Available at: http://digitalcommons.calpoly.edu/theses/1100
Date of Award
MS in Mechanical Engineering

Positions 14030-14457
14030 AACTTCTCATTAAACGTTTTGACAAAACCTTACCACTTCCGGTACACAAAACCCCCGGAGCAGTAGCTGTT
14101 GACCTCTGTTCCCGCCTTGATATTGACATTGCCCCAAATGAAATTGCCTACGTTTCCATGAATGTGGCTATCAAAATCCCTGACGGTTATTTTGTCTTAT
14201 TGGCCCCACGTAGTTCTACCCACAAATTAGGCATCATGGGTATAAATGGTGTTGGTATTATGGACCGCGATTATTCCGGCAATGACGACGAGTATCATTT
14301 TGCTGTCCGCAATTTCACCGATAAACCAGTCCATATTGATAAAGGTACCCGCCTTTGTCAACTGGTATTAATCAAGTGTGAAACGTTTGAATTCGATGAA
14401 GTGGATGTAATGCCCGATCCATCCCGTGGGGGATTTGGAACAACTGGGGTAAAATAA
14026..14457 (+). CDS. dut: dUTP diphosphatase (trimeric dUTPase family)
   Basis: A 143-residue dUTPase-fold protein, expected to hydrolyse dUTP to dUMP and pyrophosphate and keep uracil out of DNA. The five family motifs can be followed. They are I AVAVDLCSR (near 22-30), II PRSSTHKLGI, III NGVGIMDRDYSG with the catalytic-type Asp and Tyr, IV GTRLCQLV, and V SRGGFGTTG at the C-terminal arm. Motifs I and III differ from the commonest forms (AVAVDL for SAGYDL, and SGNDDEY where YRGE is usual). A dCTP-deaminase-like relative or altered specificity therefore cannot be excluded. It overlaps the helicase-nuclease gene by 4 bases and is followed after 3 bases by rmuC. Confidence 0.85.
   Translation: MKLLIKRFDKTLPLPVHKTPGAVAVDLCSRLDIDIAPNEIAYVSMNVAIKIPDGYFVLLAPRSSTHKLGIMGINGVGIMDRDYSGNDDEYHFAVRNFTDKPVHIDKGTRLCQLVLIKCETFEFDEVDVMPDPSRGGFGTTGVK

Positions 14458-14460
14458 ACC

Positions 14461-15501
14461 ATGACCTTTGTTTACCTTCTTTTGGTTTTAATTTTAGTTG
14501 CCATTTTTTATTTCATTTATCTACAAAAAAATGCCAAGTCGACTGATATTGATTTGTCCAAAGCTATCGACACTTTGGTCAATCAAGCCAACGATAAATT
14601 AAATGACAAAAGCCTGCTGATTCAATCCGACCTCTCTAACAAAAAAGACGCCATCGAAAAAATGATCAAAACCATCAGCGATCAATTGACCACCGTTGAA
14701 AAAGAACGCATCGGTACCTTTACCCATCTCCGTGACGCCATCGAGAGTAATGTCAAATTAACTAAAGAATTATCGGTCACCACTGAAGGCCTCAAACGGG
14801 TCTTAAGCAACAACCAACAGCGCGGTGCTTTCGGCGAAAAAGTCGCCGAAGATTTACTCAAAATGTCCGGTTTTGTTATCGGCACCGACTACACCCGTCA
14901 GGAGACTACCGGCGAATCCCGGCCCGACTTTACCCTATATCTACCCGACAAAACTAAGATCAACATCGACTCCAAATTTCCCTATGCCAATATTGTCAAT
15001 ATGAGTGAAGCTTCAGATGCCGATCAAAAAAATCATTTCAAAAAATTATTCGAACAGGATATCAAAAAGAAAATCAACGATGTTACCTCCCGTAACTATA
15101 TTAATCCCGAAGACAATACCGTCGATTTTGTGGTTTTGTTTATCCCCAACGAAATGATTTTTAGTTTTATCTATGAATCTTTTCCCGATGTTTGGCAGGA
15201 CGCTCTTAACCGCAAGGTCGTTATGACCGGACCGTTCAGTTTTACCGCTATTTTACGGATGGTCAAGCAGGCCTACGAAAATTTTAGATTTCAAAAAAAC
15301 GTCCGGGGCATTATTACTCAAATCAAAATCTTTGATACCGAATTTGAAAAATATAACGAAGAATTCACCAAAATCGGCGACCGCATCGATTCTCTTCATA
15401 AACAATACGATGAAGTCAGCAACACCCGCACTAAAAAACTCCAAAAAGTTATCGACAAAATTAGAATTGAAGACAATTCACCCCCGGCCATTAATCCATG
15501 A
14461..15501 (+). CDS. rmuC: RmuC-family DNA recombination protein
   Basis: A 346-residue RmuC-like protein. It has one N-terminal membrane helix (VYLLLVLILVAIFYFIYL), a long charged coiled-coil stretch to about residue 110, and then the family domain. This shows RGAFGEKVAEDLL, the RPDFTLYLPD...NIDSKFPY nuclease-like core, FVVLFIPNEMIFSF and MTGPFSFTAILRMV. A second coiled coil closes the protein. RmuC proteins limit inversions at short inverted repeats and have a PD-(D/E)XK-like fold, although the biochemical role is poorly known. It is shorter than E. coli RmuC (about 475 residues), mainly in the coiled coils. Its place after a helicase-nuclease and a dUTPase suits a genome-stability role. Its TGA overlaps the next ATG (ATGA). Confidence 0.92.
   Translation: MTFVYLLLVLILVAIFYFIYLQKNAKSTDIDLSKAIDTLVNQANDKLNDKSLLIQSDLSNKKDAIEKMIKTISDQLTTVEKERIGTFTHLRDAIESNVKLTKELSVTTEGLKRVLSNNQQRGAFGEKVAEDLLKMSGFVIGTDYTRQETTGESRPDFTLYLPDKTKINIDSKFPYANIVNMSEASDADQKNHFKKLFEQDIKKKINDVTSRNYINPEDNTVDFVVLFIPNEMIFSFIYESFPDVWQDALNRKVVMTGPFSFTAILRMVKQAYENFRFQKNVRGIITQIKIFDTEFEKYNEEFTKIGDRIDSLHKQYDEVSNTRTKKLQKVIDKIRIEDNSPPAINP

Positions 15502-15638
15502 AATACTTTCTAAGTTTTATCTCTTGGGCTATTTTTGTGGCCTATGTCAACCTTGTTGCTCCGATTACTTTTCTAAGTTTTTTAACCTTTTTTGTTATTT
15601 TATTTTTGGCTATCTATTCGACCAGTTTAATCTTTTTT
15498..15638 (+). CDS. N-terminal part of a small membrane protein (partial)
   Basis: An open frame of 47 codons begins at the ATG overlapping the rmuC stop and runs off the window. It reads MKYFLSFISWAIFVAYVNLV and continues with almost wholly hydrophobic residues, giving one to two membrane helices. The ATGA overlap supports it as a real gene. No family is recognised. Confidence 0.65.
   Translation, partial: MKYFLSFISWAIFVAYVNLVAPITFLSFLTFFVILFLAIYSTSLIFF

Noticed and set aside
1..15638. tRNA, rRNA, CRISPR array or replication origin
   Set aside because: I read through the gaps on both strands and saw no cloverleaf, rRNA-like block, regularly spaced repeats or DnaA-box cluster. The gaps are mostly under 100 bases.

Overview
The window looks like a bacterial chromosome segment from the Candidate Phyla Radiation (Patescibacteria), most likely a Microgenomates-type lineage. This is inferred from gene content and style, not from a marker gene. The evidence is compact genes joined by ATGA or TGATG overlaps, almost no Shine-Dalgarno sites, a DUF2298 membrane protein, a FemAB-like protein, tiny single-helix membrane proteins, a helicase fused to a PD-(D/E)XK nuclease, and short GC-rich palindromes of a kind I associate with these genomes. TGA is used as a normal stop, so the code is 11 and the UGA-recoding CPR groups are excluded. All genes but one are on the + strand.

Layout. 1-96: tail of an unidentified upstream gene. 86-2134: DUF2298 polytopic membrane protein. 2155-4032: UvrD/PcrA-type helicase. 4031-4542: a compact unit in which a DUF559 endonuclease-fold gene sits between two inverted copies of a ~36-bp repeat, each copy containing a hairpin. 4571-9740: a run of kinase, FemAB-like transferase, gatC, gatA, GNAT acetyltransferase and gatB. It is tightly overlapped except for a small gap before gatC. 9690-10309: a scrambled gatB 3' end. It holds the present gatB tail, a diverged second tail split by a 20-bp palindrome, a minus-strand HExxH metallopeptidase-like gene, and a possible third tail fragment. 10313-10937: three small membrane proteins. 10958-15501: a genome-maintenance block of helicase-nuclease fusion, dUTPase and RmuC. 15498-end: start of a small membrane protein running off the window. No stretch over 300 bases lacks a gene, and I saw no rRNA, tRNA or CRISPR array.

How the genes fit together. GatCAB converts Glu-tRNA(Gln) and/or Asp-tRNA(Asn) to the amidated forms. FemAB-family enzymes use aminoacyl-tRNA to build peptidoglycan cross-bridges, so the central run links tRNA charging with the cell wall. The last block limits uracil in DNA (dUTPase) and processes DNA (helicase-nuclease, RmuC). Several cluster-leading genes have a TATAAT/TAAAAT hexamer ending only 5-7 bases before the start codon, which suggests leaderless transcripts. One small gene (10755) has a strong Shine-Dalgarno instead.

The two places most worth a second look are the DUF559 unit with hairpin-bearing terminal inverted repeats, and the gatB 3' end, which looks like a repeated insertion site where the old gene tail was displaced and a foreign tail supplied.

Because communication has always been difficult for people who are deaf-blind, The Smith-Kettlewell Eye Research Institute (SKERI), in conjunction with the California Polytechnic State University Mechanical Engineering department, has commissioned the design, construction, testing, and programming of a robotic hand capable of performing basic fingerspelling to help bridge the communication gap. The hand parts were modeled using SolidWorks and fabricated using an Objet rapid prototyper. Its fingers are actuated by 11 Maxon motors, and its wrist is actuated by 2 Hitec servo motors. The motors are controlled by Texas Instruments L293D motor driver chips, ATtiny2313 slave microcontroller chips programmed to act as motor controllers, and a master ATmega644p microcontroller. The master controller communicates with a computer over a USB cable to receive sentences typed by a sighted user. The master controller then translates each letter into its corresponding hand gesture in the American Manual Alphabet and instructs each motor controller to move each finger joint into the proper position.